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Old 04-02-2006, 10:00 AM
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Greywolf Greywolf is offline
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Barbeque marinades....

I used to put some red wine (dry as I can find), some garlic, salt, lemon or lime, black pepper, and water in a big ziplock bag with the meat in it - let it go overnight and then whip it out and slap it on the grill using the leftover marinade as a basting sauce.

Something else that works good is to save the juice from cans of jalapeno's and soak meat in that - makes dang good hot wings!

Funny that big catfish are soaked overnight in salt water to get the mud taste out - I used to make fish jerkey by marinating the fish in salt water with a little bit of dill spice added to give it a butter flavor.

Chicken and pork can be done with the red wine method, but mix in a bunch of brown sugar to the leftover marinade & baste it with that. It gets a fine barbeque crust on it...
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Old 04-02-2006, 01:44 PM
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I bought a vacuum saver meat marinader, with vacuum, it only takes an hour, don't gotta wait overnight any longer. I wrote down some maranades that I got out of a barbaque book, got some rubs too, but I generally use store bought, prefer Dales on steak.
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Old 04-03-2006, 10:52 AM
s8whiskey s8whiskey is offline
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Since I work in the Meat Dept at Kroger Im around alot of ideas for marinades and such. One of the simpliest and most obvious one I found was when you take the meat out of the package let it sit on a plate in a well vented area let air get to that meat before you cook it. Like none of that from package to marinating container. Its insane how much it helps. And if you have the time and have a metal screen for doing light steaming slap some wine and a your seasoning in a pan and put the screen over it and bring it to a boil and get some steam going take the meat (thats already marinated) and let it sit on each side for a good 2 min then rush her to the grill and sear the **** outta her and then cook to your liking. But Maples if you are looking for a good rub go to Tag'z and get his garlic pepper rub. Its like an orgy in your mouth. Its great. But as for steak man Ive tried every cut there is and Ive settled on Porterhouse and Petite Top sirlion (the real ones not the petites from the butt steak but from the sirlion tip) and of course a good prime rib.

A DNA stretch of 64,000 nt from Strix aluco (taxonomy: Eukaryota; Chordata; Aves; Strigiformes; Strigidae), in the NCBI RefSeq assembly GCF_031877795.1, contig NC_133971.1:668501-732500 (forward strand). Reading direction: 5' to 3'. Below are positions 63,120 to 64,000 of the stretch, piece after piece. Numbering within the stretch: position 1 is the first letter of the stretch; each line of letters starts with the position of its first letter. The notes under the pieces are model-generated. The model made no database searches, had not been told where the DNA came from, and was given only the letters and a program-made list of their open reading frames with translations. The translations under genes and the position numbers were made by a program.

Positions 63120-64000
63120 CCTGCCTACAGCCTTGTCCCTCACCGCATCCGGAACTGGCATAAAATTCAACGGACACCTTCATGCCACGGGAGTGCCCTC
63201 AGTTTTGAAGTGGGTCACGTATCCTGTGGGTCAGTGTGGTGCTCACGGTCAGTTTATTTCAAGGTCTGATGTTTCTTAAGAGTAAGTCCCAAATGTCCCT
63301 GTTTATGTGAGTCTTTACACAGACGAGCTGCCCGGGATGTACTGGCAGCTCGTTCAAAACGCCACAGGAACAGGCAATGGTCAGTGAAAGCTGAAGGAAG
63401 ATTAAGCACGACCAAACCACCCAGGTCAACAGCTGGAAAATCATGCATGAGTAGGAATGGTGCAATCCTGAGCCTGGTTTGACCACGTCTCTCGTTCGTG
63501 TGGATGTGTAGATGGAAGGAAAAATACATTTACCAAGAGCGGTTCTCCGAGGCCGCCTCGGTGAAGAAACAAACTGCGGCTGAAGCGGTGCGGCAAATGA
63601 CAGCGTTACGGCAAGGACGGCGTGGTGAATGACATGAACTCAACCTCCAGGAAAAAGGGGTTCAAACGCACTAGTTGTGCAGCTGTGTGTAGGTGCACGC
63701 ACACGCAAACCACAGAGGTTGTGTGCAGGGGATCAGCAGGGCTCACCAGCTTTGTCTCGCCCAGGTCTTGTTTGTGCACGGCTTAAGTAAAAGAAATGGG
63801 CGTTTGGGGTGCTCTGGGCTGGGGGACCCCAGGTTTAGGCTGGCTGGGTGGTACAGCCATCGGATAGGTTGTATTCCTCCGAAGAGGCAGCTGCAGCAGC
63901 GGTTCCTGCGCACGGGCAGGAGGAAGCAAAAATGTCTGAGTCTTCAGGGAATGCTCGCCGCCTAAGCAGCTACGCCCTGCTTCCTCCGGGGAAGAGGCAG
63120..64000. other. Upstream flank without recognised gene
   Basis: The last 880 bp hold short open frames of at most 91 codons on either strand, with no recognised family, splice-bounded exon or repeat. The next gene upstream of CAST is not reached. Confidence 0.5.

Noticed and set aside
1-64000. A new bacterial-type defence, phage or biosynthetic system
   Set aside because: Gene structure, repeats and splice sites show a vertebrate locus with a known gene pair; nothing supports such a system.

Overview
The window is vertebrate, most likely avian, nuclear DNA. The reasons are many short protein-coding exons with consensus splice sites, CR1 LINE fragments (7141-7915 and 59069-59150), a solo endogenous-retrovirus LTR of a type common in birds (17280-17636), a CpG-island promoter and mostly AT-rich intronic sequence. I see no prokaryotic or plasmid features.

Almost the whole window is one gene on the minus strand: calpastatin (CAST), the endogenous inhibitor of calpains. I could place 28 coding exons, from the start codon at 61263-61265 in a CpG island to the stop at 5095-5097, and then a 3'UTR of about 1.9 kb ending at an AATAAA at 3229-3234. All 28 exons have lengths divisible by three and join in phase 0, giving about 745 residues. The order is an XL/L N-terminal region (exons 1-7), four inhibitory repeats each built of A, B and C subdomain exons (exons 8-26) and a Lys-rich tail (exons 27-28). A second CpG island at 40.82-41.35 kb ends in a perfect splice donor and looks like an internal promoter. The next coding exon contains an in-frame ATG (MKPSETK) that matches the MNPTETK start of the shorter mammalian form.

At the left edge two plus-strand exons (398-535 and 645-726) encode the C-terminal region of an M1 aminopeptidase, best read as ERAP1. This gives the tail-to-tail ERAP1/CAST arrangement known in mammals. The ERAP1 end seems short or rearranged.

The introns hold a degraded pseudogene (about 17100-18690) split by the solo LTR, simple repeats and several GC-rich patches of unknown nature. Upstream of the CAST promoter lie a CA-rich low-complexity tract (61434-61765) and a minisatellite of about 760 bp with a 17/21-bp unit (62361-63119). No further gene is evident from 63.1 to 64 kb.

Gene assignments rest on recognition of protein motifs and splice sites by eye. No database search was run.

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Old 04-03-2006, 11:57 AM
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Quote:
Originally Posted by Greywolf
I used to put some red wine (dry as I can find), some garlic, salt, lemon or lime, black pepper, and water in a big ziplock bag with the meat in it - let it go overnight and then whip it out and slap it on the grill using the leftover marinade as a basting sauce.
That's the same basic marinade that I use, but I put a couple of tablespoons of worcestershire sauce in it too. I like to use fresh garlic as well.

Does anyone have any good rub recipes?
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Old 04-03-2006, 11:57 AM